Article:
Spring Showers Help Some Farmers Meet Demand

Some farmers are happy to see several days of rain as they work to meet the demand for fresh produce

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Most rainy days can come with their set of challenges. However, during these unusual times, dealing with flooded streets and bumper to bumper traffic on the freeway isn't an issue as most people are staying home.

For most farmers, like Al Stehly, rain means growth and savings. Stehly grows citrus, avocados and wine grapes.

"The rain is great. In fact, we love the rain. It replenishes the groundwater," Stehly explained.

At a time when many businesses are struggling, he is one of the lucky ones. Demand for food is very high and his employees' morale has never been higher.

"They are proud to be considered essential," Stehly said.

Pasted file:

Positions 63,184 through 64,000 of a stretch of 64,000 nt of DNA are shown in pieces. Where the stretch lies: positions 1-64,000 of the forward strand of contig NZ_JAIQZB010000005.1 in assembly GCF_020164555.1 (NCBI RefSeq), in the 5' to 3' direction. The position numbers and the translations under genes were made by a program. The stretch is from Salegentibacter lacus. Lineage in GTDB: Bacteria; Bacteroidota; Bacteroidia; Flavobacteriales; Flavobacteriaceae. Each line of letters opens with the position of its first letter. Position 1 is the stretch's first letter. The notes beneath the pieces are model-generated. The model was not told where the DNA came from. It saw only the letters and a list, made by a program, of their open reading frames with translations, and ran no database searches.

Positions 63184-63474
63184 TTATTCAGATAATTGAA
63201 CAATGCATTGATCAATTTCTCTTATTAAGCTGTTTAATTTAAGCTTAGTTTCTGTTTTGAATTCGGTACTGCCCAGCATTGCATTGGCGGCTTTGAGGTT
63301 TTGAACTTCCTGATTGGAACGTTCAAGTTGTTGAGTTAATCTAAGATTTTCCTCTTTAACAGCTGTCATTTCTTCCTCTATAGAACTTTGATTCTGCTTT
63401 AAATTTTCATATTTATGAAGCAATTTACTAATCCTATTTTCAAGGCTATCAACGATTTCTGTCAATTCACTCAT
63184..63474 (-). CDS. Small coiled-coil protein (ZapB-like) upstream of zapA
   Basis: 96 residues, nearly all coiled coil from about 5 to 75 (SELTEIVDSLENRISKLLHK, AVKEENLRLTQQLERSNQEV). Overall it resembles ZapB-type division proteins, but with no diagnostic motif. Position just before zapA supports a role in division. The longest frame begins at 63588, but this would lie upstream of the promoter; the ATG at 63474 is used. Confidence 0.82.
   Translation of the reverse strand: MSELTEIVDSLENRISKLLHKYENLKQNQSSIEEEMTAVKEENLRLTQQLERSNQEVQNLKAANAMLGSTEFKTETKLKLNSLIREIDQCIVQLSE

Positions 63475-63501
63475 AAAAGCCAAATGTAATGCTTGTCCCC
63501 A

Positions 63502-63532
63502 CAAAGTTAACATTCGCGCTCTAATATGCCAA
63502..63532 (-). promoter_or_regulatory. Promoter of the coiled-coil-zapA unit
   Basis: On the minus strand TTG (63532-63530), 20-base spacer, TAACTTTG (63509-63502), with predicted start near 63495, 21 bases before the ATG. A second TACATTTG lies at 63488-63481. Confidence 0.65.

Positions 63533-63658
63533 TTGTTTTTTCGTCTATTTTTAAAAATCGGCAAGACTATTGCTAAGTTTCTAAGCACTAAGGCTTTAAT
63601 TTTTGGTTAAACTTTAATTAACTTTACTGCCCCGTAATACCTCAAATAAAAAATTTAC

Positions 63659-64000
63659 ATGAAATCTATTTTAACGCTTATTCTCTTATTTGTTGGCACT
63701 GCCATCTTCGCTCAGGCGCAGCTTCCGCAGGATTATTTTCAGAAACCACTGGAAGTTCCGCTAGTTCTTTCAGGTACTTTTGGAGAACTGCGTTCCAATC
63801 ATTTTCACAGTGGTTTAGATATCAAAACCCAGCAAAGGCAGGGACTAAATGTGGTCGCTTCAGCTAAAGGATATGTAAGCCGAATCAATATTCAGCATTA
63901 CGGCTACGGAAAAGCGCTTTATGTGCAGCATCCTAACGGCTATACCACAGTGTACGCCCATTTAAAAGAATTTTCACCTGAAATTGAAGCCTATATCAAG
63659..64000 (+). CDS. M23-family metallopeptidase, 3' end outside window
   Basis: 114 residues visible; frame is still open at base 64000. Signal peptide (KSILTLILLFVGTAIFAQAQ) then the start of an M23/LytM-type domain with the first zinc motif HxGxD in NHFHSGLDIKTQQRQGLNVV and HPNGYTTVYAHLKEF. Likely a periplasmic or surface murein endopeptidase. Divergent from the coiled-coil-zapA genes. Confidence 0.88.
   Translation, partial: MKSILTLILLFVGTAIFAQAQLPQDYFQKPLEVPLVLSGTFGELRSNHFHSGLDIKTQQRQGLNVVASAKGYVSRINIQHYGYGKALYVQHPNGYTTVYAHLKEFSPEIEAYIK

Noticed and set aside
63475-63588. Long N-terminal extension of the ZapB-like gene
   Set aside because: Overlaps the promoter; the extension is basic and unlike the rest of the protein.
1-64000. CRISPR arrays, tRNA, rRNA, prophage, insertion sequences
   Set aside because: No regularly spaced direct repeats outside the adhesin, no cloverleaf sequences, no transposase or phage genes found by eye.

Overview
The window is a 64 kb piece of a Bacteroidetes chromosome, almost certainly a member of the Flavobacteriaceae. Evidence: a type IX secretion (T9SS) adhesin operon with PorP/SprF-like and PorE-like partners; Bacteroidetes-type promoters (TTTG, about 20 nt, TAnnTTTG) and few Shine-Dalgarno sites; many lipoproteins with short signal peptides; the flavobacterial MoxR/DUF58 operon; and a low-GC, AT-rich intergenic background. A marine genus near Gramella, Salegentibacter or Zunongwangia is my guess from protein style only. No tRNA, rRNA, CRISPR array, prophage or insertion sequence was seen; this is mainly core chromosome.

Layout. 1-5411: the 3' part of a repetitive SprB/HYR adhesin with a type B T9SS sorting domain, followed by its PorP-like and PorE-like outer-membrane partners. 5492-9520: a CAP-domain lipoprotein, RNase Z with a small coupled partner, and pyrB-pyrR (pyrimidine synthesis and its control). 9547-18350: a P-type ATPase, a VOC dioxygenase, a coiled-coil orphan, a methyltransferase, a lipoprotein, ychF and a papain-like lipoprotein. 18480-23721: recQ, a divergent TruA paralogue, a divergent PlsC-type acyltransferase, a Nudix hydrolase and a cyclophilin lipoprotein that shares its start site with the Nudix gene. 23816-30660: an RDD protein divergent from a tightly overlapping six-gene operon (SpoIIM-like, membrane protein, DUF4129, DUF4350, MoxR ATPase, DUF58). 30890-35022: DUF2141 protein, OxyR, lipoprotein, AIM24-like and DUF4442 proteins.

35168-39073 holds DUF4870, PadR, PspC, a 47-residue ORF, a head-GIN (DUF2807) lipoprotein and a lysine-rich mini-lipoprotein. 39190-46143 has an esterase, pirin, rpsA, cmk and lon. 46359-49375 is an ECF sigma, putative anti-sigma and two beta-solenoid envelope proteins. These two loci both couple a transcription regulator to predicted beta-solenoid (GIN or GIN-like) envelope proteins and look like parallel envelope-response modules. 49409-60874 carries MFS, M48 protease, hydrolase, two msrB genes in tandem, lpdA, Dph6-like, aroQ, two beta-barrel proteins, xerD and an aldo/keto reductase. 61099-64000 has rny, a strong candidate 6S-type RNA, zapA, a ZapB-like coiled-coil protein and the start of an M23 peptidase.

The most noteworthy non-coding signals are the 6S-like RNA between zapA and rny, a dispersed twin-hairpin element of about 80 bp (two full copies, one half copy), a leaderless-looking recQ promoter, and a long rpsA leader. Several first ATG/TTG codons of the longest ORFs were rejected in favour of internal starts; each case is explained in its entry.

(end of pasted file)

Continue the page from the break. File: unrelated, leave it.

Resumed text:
Unfortunately, not all farming is created equal.

While Stehly is seeing profits, flower growers like Michael Mellano, are seeing record lows in sales. Mellano runs the farming operations at the Carlsbad Flower Field.

He said this week's rain is bringing him mixed emotions.

"When we get a lot of consecutive days of rain, it is disruptive to our operations. The roads are slick and we can't get works out to the field to harvest," Mellano explained.

This is especially tough for him as many of the blooms could be past their prime by the time he can get them sold.

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